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Chimpanzee population threatened by Chinese dam
Moyen-Bafing National Park is home to 16,500 Western chimpanzees.

Up to 1,500 Western chimpanzees could die as a result of the project

Experts have criticised plans to build a hydroelectric dam in the Moyen-Bafing National Park, Guinea, warning that it could have a detrimental effect on the chimpanzees that live there.

Moyen-Bafing is home to 16,500 Western chimpanzees. The species is reported to have declined by 80 per cent in the past decade and is listed as critically endangered on the IUCN Red List.

Last week Chinese firm Sinohydro signed a contract to build a new dam inside the park. The Guardian reports that local representatives were keen to secure a project that would bring energy and funds to one of Africa’s poorest countries. 

But primatologist Rebecca Kormos said that up to 1,500 chimpanzees could die as a consequence of the project, either by having their territory flooded or because of territorial conflicts if they attempt to move.

“I hope Sinohydro will reconsider engaging in a project that could drive the western chimpanzee into extinction. Once a species goes, it’s gone forever,” she said.

The Guardian reports that the nature reserve was created in 2016 intended as a “chimpanzee offset” funded by two mining companies and the World Bank.
But while the plan for the dam is popular in Guinea, locals are said to be unaware that the energy created will not go to them.

"This is not a case of the international community outting chimpanzees before before people," Kormos continued. "Three-quarters of the energy will be sold to neighbouring countries and the remaining quarter is for the mining industry."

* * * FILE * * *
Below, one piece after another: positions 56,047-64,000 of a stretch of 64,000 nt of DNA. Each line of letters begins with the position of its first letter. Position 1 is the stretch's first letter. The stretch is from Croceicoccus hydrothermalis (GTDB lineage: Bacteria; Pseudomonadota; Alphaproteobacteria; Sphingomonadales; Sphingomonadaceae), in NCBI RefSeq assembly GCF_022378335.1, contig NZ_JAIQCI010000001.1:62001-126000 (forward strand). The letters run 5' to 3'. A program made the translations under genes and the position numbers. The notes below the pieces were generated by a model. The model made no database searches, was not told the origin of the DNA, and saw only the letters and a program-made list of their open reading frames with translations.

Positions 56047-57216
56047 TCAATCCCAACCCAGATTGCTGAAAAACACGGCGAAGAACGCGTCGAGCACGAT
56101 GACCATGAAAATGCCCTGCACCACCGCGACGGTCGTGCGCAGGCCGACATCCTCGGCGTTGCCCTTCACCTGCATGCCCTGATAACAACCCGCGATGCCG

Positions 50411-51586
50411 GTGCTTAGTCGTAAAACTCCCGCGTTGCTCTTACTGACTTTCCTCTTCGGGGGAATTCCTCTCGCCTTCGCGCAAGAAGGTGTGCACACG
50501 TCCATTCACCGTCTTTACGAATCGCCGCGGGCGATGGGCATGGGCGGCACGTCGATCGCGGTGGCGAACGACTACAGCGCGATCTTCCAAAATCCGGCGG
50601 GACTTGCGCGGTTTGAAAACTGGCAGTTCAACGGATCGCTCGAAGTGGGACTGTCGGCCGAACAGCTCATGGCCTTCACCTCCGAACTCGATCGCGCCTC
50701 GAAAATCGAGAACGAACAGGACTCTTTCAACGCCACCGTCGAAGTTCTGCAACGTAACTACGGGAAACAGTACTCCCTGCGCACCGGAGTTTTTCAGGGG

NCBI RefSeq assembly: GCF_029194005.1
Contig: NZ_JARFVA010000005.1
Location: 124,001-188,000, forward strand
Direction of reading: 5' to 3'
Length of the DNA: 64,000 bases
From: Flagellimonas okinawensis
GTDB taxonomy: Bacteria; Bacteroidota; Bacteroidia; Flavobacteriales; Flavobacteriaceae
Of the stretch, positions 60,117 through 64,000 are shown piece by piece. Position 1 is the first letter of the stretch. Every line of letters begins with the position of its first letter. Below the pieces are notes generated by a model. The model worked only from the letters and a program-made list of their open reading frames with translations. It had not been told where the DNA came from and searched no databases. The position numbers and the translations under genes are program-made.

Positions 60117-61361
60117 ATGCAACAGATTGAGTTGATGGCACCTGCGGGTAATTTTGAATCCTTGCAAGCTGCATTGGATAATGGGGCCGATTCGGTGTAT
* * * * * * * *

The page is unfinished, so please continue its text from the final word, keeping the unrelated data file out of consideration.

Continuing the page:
Since the project was launched, some 140,000 people have signed a petition calling on the government of Guinea to stop its construction. 

 

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Veterinary Evidence Student Awards winners revealed

News Story 1
 The first winners of the RCVS Knowledge Veterinary Evidence Student Awards have been revealed.

Molly Vasanthakumar scooped first prize for her knowledge summary comparing the ecological impact of woven versus disposable drapes. She found that there is not enough evidence that disposable synthetics reduce the risk of surgical site.

Second prize went to Honoria Brown of the University of Cambridge, for her paper: ‘Can hoof wall temperature and digital pulse pressure be used as sensitive non-invasive diagnostic indicators of acute laminitis onset?’

Edinburgh’s Jacqueline Oi Ping Tong won third prize for critically appraising the evidence for whether a daily probiotic improved clinical outcomes in dogs with idiopathic diarrhoea. The papers have all achieved publication in RCVS Knowledge’s peer-reviewed journal, Veterinary Evidence.  

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News Shorts
Animal Welfare Foundation seeks new trustees

The Animal Welfare Foundation (AWF) seeks three new trustees to help drive the charity’s mission to improve animal welfare through veterinary science, education and debate.

Veterinary and animal welfare professionals from across the UK may apply, particularly those with experience in equine and small animal practice and research management. Trustees must attend at least two meetings a year, as well as the annual AWF Discussion Forum in London.

For more information about the role, visit www.animalwelfarefoundation.org.uk. Applications close at midnight on 13 August 2019.